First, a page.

A Forest Hymn | Study Guide

William Cullen Bryant

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A Forest Hymn | Context

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Historical Changes and Innovations

The time in history in which William Cullen Bryant (1794–1878) lived was typified by many changes and innovations. Bryant was born when the first U.S. president, George Washington, was in office (1789–97). It was also a time of political upheaval, including the Civil War (1861–65) where Bryant watched the country go to war with itself. Even after the Civil War, many of the states were still in their infancy or did not yet exist. There were many innovations and scientific discoveries, including the battery, ultraviolet radiation, the first steam-powered locomotive, and electrical lighting.

Many current events that are reflected in his works stem from new technological innovations and emerging philosophies such as transcendentalism. During this time transportation and communication had vastly improved with the advent of the steam engine and the telephone. Industrialization seemed to further remove man from nature. This distancing was something Bryant recognized in the outcry among transcendentalists such as Emerson and Thoreau. The first lines of "A Forest Hymn" are an example of this.

As a young man, Bryant rejected the religious beliefs of his grandfather. Bryant embraced the Unitarianism ideology which emphasizes the connection of man to nature. A reverence for all life is prevalent in his work as a result. His work often focuses on death and dying. Two deaths profoundly changed his life. His sister, Sarah Snell Bryant "Sally" died of consumption in 1824. The death of his father was of even greater impact. Peter Bryant had been his son's biggest supporter and longtime mentor.

"A Forest Hymn" was the last poem Bryant wrote before he left the countryside and moved to New York City. Many scholars have suggested it is his personal tribute to a land that had inspired him. It was against this backdrop of natural beauty, industrialization, and deep personal loss that Bryant developed his style and talent.

The Holiness of Nature

Bryant has often been considered a transcendentalist. This is due to the prevalence of both nature and self-reflection in his writing. Transcendentalists regard nature as an entity capable of offering insight to mankind and believe that a person should follow their own inner calling. By doing this a person "transcends'' his or her own base nature. "A Forest Hymn" is a good example of nature poetry. In this style the poet takes a natural scene and reveals something about the human condition, spirit, or experience. Lines 64-69 offer insight into the sacred essence of the natural world and contrast this spirit with industrialized society. "That delicate forest flower/With scented breath and look so like a smile/Seems, as it issues from the shapeless mould/An emanation of the indwelling Life/A visible token of the upholding Love/That are the soul of this great universe."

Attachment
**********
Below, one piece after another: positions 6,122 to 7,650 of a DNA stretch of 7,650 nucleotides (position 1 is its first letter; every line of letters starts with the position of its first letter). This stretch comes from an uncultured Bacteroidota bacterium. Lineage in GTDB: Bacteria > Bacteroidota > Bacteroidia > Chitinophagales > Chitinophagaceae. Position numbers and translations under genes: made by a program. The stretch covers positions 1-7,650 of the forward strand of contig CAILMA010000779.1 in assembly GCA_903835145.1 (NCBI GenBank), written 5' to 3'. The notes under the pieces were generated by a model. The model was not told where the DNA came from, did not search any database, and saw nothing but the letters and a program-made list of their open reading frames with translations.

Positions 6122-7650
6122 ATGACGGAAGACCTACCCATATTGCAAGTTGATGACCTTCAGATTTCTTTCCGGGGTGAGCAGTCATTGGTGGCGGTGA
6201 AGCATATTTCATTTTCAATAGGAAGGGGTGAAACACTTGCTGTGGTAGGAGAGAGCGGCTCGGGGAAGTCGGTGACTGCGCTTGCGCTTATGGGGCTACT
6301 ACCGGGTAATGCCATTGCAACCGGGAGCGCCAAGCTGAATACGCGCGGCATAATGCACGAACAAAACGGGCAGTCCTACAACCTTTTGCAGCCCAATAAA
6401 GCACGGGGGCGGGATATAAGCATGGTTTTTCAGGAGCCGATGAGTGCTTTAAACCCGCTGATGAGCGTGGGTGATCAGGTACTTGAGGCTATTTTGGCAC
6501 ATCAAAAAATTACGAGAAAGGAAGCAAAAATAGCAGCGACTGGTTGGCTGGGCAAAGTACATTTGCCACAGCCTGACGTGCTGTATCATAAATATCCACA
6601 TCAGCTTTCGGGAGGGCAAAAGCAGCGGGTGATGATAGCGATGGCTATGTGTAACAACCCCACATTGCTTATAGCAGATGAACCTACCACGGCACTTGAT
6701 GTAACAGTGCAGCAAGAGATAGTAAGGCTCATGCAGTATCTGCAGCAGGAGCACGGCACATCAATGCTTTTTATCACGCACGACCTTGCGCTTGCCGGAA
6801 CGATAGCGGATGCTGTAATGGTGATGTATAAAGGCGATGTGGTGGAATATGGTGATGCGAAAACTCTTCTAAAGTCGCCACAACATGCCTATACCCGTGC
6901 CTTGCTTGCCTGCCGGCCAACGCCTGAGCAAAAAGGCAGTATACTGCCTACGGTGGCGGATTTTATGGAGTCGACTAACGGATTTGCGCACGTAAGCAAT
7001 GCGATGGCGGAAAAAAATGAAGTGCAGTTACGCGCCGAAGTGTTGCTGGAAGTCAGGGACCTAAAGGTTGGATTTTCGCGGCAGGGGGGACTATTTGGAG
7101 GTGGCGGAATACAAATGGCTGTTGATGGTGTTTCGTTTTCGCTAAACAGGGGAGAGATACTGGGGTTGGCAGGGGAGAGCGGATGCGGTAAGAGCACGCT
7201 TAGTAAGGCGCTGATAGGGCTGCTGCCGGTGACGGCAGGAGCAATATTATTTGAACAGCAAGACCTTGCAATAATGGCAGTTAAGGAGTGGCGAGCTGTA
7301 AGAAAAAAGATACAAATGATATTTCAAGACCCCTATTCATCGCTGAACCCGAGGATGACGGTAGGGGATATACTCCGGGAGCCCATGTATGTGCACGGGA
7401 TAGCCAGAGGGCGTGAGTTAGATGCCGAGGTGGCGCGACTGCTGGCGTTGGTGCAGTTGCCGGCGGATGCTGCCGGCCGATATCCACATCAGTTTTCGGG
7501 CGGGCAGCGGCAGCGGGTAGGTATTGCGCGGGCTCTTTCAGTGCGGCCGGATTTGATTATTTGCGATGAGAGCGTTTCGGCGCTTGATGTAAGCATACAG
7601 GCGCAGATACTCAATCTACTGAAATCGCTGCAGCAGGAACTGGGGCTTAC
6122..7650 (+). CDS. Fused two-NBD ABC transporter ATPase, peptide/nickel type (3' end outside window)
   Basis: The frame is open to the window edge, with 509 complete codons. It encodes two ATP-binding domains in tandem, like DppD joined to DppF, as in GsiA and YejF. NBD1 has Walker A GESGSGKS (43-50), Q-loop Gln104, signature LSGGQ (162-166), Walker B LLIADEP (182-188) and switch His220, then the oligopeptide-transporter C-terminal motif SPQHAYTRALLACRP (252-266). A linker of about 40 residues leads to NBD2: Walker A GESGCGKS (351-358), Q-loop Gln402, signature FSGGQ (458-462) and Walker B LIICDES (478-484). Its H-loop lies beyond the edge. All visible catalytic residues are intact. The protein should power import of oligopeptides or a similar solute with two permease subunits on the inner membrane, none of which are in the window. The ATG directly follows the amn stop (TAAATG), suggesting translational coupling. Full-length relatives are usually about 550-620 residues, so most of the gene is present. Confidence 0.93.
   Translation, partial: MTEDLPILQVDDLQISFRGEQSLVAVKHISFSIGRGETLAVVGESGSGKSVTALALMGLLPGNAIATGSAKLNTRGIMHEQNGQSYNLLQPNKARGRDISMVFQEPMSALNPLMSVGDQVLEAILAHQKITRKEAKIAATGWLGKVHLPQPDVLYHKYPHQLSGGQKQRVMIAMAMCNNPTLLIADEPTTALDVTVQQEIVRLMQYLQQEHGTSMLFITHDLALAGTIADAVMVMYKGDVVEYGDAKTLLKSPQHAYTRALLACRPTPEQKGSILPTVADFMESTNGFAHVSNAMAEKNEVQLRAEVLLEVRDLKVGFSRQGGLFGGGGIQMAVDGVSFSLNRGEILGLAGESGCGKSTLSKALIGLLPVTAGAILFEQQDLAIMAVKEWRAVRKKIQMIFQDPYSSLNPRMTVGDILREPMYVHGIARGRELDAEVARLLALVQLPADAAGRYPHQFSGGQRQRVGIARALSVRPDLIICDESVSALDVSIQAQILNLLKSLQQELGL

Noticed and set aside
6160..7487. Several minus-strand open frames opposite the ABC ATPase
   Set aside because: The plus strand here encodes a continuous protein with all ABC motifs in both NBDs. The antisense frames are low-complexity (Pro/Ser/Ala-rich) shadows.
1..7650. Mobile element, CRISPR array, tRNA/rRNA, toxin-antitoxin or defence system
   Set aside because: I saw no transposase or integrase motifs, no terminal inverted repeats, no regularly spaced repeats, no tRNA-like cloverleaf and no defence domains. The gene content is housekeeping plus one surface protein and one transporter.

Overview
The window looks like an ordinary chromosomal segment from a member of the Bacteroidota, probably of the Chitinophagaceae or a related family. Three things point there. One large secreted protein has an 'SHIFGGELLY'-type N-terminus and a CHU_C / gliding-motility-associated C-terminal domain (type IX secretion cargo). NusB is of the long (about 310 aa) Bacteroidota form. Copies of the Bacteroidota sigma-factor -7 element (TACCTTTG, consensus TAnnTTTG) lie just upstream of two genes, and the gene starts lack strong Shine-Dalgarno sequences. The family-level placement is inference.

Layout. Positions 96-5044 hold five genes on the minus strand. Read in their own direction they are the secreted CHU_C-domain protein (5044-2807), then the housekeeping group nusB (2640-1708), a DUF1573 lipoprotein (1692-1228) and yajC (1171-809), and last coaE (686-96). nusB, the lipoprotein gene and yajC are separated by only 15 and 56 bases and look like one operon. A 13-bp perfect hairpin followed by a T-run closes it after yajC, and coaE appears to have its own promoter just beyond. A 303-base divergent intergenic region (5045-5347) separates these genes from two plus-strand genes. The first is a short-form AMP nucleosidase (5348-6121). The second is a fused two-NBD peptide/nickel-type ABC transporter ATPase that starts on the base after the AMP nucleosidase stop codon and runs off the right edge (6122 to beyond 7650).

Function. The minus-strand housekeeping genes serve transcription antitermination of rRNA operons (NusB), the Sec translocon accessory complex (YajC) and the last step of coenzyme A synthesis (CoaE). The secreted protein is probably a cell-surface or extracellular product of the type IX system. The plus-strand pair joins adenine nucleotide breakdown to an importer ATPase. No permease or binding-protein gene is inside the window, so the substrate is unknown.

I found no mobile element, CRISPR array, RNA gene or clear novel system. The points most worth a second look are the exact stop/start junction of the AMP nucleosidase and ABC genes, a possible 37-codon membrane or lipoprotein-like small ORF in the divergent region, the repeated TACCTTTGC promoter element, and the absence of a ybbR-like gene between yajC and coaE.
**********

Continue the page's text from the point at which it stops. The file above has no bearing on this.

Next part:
Pastoral themes focus on a return to nature, regard nature as a teacher, and view the rural countryside as superior to the industrialized cities. Pastoral poems share some common premises including the corruptive influence of the city and the contrasting purity of life attained when living in the countryside. These beliefs are advocated in "A Forest Hymn." Many of the world's cities had become industrialized in Bryant's time and a resurgence of longing for green spaces and nature was a common theme.

A New American Literary Form

One reason Bryant embraced the pastoral philosophy was that he wanted to establish a uniquely American style and culture. America could not claim a long artistic tradition but it offered unspoiled landscapes unlike those of industrialized Europe. A rise in patriotism in America paved the way for the development of the American Romantic literary form. Bryant stated this personal directive in an 1826 lecture to the New York Athenaeum Society. He said that poetic structures of the past should only serve the poet "as guides to his own originality."

Calvinism and The Brevity of Life

In the conservative Calvinist doctrine of Bryant's youth, God is depicted as a God to be feared and obeyed. Dying without reconciliation in the Calvinist faith meant going to eternal damnation. In "A Forest Hymn" Bryant alludes to this ideology by conveying how small a person really is in comparison to the long lives of trees. "Grandeur, strength, and grace/Are here to speak of thee. This mighty oak/By whose immovable stem I stand and seem/Almost annihilated—not a prince" (Stanza 2, li 53-56).

Calvinists tend to focus on the short time human beings live. Bryant also espouses the belief that nature acts both as a nurturing force as well as a destructive force at God's direction. The last lines of "A Forest Hymn" are a declaration of this principle. "O, from these sterner aspects of thy face/Spare me and mine, nor let us need the wrath/Of the mad, unchainèd elements to teach/Who rules them." (Stanza 4, li 113-116).

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